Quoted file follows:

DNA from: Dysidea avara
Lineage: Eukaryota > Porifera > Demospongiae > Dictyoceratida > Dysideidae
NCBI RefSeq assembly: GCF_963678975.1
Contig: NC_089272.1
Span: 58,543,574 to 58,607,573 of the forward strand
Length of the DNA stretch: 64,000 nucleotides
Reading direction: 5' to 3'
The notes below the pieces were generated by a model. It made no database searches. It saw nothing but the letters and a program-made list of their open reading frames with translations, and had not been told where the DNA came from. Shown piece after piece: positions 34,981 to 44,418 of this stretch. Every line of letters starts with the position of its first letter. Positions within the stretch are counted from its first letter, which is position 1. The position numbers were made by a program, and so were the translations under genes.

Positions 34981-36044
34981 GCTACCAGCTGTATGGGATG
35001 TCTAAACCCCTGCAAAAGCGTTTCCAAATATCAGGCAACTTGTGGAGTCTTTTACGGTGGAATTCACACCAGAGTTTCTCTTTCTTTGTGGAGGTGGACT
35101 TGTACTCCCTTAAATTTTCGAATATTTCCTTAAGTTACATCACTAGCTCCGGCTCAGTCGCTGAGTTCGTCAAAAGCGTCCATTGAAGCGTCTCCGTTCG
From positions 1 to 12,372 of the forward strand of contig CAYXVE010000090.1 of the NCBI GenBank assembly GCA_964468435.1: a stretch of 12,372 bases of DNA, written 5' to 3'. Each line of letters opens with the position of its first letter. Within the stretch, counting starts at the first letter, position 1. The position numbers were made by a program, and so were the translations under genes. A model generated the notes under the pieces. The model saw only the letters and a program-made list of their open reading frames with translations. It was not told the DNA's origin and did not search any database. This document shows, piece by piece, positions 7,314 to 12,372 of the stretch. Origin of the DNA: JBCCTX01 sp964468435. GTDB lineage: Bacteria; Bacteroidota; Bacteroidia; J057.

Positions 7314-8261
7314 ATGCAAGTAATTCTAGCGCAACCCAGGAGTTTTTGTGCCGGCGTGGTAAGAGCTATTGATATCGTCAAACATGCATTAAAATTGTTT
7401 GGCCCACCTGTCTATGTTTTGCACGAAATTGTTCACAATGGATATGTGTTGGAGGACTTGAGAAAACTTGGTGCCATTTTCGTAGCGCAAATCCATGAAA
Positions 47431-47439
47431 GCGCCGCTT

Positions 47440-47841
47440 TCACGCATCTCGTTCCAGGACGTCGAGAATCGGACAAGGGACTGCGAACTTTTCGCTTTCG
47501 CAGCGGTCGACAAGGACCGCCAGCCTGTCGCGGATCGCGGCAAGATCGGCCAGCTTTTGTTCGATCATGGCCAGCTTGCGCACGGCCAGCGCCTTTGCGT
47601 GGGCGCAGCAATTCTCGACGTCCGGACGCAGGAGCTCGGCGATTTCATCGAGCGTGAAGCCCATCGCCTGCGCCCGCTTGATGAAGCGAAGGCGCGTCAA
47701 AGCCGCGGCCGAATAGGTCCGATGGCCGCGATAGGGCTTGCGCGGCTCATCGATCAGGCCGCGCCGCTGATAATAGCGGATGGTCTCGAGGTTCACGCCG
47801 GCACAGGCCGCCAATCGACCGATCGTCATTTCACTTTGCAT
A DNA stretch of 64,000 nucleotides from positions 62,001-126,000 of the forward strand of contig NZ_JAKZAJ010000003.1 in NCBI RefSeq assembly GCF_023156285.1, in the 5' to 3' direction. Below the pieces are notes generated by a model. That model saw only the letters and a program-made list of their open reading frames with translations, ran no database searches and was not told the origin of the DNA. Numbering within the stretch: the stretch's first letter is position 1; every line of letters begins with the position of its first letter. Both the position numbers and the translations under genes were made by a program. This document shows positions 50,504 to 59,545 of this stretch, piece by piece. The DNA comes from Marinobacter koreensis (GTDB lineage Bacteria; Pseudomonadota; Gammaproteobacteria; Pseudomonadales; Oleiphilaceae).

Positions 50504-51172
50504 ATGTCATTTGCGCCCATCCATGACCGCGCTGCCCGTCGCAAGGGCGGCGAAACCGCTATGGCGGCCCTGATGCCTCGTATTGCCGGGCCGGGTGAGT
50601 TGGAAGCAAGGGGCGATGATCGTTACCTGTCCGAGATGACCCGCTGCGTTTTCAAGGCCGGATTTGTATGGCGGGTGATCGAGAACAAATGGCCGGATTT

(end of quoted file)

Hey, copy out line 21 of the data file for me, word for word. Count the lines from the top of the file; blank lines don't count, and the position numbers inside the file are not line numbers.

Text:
47501 CAGCGGTCGACAAGGACCGCCAGCCTGTCGCGGATCGCGGCAAGATCGGCCAGCTTTTGTTCGATCATGGCCAGCTTGCGCACGGCCAGCGCCTTTGCGT